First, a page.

I personally witnessed the extraordinary consequences of female angels and VCs empowered to connect with others to help the female founder. The sense of community and sisterhood they inspire has the potential to change the industry. This is what we need to know and scale.

The battle to overcome deep-seated psychological barriers

Today, there is widespread belief that women, both founders and VCs, are less active in the process of confirming rounds. As a female founder, male counterparts are said to be able to commit more money faster. Females seem to be risk-averse, often slow-moving and less demanding.

So what is causing the pause among women? That is probably the most obvious answer. In fact, we are at increased risk of being rejected in the funding process. It also tends to have less connections to the VC community. There, the “VC rules” (what to do, what to say, how to act) are often confusing and counterintuitive. There is no such thing as a clear guideline for writing good code.

Fight against numbers

Imagine that you have 1,000 potential investors, of which only 10% are focused on companies that offer technology like you. Then only 2% of them invest in the enterprise at your stage, 5% of them share the same philosophy — and you only have access to yet another percentage of them. Now imagine that you are stepping into those discussions with the understanding that we are ultimately the people who market to people.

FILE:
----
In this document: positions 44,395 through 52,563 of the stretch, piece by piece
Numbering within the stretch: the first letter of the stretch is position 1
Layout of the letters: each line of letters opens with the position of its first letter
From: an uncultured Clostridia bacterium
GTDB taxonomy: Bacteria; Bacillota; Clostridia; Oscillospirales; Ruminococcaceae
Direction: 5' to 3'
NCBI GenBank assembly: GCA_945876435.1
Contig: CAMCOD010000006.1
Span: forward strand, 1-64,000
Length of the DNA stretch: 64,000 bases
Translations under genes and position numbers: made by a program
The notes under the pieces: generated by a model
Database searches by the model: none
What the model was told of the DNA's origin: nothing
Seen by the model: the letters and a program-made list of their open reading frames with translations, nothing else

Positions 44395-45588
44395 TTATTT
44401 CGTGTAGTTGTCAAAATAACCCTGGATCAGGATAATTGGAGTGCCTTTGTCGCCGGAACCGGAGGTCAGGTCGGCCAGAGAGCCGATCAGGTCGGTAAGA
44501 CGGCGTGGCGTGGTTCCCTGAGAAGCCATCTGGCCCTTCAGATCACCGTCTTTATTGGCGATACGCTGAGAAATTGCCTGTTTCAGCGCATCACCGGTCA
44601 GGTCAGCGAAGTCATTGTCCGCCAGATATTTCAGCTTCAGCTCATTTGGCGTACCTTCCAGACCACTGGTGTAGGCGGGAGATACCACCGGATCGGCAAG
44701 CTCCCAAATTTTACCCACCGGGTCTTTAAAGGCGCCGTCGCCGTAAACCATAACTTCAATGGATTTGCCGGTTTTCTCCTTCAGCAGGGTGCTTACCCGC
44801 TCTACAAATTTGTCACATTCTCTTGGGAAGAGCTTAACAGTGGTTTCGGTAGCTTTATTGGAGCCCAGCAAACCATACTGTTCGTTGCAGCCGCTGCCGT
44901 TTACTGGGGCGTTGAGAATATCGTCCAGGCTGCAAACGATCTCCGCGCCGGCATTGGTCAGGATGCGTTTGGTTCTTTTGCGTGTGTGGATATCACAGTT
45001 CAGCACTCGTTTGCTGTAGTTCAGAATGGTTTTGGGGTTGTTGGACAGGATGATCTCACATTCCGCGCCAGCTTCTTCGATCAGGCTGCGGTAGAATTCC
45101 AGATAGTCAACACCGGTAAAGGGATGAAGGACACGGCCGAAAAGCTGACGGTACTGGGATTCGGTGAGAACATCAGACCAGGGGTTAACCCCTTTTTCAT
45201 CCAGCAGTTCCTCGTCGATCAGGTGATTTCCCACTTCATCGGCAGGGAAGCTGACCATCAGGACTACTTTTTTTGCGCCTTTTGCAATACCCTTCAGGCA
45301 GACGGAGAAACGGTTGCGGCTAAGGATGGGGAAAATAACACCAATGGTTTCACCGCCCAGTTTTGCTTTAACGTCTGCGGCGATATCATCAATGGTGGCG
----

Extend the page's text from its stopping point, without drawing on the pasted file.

For the next 10 years or more, we will concentrate on dealing with this investor. So while trying to navigate the numbers (odds for you), you’re trying to understand the history, personality, and perspective of the VC. How have they been burned before? Can we sympathize with their business in the past and guarantee them that our business is a worthwhile investment … all within 30 minutes?

So how can women fight well to raise money?

Easy answer: We can’t do it alone. Like most professional efforts, seeking funding is ideally enhanced by social networks. It’s fair to say that everything a woman needs to be good in the venture capital world is essential, but it requires not only basic networking and gender and race, but also allies and support. I think.

We need to focus on the challenges faced by color women and everyone involved in the game should participate in the fight for women. We recognize the potential dangers of working in a survival mindset for female founders and investors, and discuss financing that can be practiced, prepared and spoken on behalf of stronger companies. You need to provide the coaching and guidance you need to step into.

Simply put, we need to trust women’s abilities and potential at both ends of the deal, untied.

So my last question to founders and investors around the world: are you willing to take part in our fight?

Raising money is catastrophically challenging for female founders – TechCrunch Source link Raising money is catastrophically challenging for female founders – TechCrunch